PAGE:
In this project Nicolai Albrechtsen aim to understand how the human liver ‘works’ when we eat and which biochemical systems within the liver that are impaired in obese individuals and patients with liver diseases. By bridging an advanced clinical setup in humans to state-of-the-art biochemical techniques such as mass-spectrometry and machine learning the goal is to provide the first ‘postprandial human liver atlas’. Evaluating liver profiles of healthy compared to those with liver disease may guide us to a new understanding of how the human liver works and thereby also aid in the identification of new drug targets for liver diseases.
Nicolai Wewer Albrechtsen says: “Overload of nutrients and sedentary life predisposes to obesity and liver diseases. Every time we eat, thousands of biochemical processes are activated in order to help our body digest carbohydrates, proteins and fat. The liver is of particular importance for such as it filters and regulates the amount and type of nutrients that reaches our organs”.
Olof Idevall-Hagren, 38, Senior Researcher
Department of Medical Cell Biology, Uppsala University
Grant amount: DKK 9,388,746
Project title: The β-cell primary cilium is a unique signaling compartment
Olof Idevall-Hagren says: ”Most cells in the human body are equipped with a primary cilium. This small protrusion function as an antenna that senses changes in the environment and transmit this to the cell body. Defects in primary cilia is the underlying cause of ciliophaties, a group of diseases characterized by diabetes-like symptoms. If there are direct connections between cilia function and diabetes is not known. We have developed tools that enable visualization of activity within primary cilia of insulin-secreting cells and found that these structures are engaged under conditions that modulate insulin secretion. Olof Idevall Hagren will now use these techniques together with methods that suppress or amplify this activity and determine the importance of primary cilia for insulin production and secretion. Our hypothesis is that these antennae coordinate different responses, e.g. insulin secretion, between cells and that defects in cilia function will have a negative impact on these responses and contribute to diabetes.”
Tine Willum Hansen, 50, Senior Researcher
Steno Diabetes Center Copenhagen, Complications Research
Grant amount: DKK 9,875,660
Project title: Deep phenotyping of the heart with advanced imaging modalities in type 2 diabetes – implications for pathophysiology and prognosis (DIA-HEART study)
Tine Willum Hansen says: “The purpose of this study is to identify patients with type 2 diabetes at high risk of developing cardiovascular disease and to get a better understanding of the coexistence and interplay between diabetic kidney disease and severity of cardiovascular disease. To obtain this we will enroll 900 patients for a cardiac positron emission tomography (PET) scan. This is an imaging test that enable the calculation of 1) the ability to increase blood flow in the heart during stress; 2) the calcification of the large vessels in the heart; and 3) the pump function of the heart. After 5 years we will perform register-based follow-up and this will allow us to investigate the link between these three important aspects of the function of the heart and development of cardiovascular disease. The deeply characterization of structural and functional changes in the vessels of the heart will be done in two sub studies.”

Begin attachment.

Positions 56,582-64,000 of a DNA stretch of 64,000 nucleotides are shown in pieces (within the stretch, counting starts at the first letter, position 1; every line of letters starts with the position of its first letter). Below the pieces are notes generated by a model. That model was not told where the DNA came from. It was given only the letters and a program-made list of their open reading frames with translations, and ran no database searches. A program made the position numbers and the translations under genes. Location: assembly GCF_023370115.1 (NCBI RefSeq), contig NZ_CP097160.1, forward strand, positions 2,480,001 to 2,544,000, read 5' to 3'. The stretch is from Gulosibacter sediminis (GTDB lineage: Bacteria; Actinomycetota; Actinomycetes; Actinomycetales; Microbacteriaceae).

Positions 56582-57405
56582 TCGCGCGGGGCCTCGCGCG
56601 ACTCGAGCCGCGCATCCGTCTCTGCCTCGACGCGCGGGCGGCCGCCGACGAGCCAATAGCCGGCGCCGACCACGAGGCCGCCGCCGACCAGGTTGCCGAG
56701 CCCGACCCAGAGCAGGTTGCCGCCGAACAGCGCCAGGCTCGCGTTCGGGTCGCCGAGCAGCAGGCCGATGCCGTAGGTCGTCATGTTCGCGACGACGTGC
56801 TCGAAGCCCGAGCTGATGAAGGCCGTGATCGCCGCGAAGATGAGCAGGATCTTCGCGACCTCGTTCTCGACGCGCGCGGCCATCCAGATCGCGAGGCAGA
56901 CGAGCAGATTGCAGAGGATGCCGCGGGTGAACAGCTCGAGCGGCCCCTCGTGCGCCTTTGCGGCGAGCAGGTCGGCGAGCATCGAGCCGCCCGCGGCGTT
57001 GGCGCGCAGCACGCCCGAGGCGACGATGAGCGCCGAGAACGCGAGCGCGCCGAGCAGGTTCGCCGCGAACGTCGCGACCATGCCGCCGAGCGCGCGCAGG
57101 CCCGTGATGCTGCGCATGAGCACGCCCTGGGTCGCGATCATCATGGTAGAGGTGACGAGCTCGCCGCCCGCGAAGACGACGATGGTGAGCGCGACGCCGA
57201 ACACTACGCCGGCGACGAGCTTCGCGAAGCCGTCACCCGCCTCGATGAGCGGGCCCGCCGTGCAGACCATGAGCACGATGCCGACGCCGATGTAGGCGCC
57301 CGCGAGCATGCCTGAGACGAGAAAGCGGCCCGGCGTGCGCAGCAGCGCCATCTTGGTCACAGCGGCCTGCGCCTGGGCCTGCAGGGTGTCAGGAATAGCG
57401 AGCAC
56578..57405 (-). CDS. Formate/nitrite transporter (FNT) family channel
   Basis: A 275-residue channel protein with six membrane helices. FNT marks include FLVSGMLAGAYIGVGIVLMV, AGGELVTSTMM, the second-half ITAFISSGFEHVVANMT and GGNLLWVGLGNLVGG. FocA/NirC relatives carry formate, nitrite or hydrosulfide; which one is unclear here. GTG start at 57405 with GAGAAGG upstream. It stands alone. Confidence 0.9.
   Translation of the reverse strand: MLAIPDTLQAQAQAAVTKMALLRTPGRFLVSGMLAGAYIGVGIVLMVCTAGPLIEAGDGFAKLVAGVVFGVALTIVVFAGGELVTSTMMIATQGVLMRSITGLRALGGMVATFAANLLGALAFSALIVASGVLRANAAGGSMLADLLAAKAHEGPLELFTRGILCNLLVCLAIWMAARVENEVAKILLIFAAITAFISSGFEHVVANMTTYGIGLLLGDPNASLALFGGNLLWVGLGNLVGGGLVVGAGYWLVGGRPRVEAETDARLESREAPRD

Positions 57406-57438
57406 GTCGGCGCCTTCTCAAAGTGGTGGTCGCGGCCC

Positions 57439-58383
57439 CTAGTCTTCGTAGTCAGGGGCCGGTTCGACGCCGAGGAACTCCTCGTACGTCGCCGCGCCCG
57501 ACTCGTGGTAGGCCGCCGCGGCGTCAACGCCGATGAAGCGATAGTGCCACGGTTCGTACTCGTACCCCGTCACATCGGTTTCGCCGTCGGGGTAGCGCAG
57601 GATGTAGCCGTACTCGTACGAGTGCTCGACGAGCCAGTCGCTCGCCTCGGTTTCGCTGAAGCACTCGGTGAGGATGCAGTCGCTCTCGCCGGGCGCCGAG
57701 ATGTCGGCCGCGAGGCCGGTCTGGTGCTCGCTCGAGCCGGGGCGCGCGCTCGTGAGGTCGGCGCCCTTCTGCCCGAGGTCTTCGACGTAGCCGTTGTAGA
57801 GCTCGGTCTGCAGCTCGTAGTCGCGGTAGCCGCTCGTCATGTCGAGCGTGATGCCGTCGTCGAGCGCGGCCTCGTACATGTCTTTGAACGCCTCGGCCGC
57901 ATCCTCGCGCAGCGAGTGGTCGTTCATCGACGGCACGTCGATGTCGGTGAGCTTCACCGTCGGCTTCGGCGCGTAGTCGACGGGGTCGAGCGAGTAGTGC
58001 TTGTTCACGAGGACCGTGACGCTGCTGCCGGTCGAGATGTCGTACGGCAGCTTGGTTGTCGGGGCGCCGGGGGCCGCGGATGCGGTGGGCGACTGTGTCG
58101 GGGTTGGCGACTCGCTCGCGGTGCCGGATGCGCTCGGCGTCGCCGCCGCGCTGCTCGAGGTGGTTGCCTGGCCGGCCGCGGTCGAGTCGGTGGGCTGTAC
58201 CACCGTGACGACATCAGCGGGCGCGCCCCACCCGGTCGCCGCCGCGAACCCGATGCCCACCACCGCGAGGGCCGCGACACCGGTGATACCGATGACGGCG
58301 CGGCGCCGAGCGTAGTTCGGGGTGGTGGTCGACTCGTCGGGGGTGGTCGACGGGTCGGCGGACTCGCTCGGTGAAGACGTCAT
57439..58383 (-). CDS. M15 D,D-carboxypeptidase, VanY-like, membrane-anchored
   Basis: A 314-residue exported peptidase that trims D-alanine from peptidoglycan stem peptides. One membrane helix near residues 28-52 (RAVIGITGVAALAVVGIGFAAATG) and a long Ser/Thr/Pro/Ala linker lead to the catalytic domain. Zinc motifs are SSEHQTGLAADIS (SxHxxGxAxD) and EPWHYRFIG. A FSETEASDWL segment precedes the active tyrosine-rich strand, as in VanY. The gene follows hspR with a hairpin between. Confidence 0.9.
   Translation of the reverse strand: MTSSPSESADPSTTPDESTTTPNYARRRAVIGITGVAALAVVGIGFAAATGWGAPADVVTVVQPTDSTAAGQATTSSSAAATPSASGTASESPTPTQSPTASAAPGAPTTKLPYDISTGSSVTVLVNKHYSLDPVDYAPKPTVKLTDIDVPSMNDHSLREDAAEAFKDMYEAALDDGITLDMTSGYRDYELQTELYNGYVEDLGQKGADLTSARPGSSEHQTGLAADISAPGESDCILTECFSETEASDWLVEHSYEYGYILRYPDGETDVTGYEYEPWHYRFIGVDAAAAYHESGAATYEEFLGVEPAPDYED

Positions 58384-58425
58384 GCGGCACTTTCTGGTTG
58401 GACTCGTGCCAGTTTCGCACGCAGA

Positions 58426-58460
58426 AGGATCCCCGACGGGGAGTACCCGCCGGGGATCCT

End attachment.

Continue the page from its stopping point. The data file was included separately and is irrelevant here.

Jorge Ruas, 47, Associate Professor
Department of Physiology and Pharmacology, Karolinska Institutet
Grant amount: DKK 10,000,000
Project title: T.R.A.I.N., a novel target in Non-Alcoholic Fatty Liver Disease (NAFLD): Disease Mechanisms, Biomarkers, and Therapeutics
Jorge Ruas explains: “Nonalcoholic fatty liver disease (NAFLD) is the most common chronic liver disease in the world. It is estimated to affect up to one third of the adult population in industrialized countries and 70-80% of obese patients with diabetes. Over one third of these patients progress into the most severe disease stage, nonalcoholic steatohepatitis (NASH). NASH dramatically impairs liver function and is a major risk factor for cirrhosis, hepatocellular carcinoma, and cardiovascular disease. There are no approved pharmacological treatments for NASH and drug development is challenging since the mechanisms underlying its pathogenesis are not understood. There are no biomarkers to diagnose and monitor NAFLD/NASH progression. We have identified a protein with previously unknown function (TRAIN) and discovered that it is a major driver of inflammation and fibrogenesis. With this project we aim to understand how TRAIN leads to NALFD/NASH, to identify disease biomarkers and to develop novel therapies for NAFLD/NASH.”
Mattias Carlstrom, 40, Associate Professor
Department of Physiology and Pharmacology, Karolinska Institutet
Grant amount: DKK 8,610,000
Project title: Effects of dietary nitrate supplementation in type 2 diabetes and associated liver steatosis
Metabolic disorders including type 2 diabetes (T2D) have reached epidemic levels in the industrialized world and is closely coupled with overweight and obesity. It is well known that a diet rich in vegetables has favorable cardiometabolic effects, however, the protective component(s) in such diet remain unclear.
Mattias Carlstrom says: “We have demonstrated that supplementation with inorganic nitrate, which is highly abundant in green leafy vegetables, has favorable effects on cardiovascular and metabolic functions”. The mechanisms are linked to increased nitric oxide production and reduction of oxidative stress. This translational project explores the therapeutic potential, and underlying mechanisms, of dietary nitrate treatment in T2D and associated adverse complications. Results from this proposal may lay a foundation for therapeutic use of nitrate alone or in combination with antidiabetic drugs in T2D and may also lead to novel and specific dietary approaches to prevent the disease.”
Kim Rewitz, 44, Associate Professor
Department of Biology, University of Copenhagen
Grant amount: DKK 9,985,969
Project title: Identification of signals secreted by the gut that regulate food intake and metabolism